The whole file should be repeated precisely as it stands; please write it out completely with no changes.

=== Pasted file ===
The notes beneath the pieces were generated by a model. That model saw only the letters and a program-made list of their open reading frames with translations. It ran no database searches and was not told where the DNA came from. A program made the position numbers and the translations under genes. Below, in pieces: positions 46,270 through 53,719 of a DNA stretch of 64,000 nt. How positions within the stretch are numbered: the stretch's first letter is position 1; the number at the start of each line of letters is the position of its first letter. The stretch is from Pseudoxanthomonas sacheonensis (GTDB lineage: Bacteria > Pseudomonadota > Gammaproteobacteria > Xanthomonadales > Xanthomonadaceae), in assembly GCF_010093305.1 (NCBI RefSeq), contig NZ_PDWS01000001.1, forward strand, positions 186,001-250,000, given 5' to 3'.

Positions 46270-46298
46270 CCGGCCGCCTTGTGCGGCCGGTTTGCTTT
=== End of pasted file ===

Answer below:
The notes beneath the pieces were generated by a model. That model saw only the letters and a program-made list of their open reading frames with translations. It ran no database searches and was not told where the DNA came from. A program made the position numbers and the translations under genes. Below, in pieces: positions 46,270 through 53,719 of a DNA stretch of 64,000 nt. How positions within the stretch are numbered: the stretch's first letter is position 1; the number at the start of each line of letters is the position of its first letter. The stretch is from Pseudoxanthomonas sacheonensis (GTDB lineage: Bacteria > Pseudomonadota > Gammaproteobacteria > Xanthomonadales > Xanthomonadaceae), in assembly GCF_010093305.1 (NCBI RefSeq), contig NZ_PDWS01000001.1, forward strand, positions 186,001-250,000, given 5' to 3'.

Positions 46270-46298
46270 CCGGCCGCCTTGTGCGGCCGGTTTGCTTT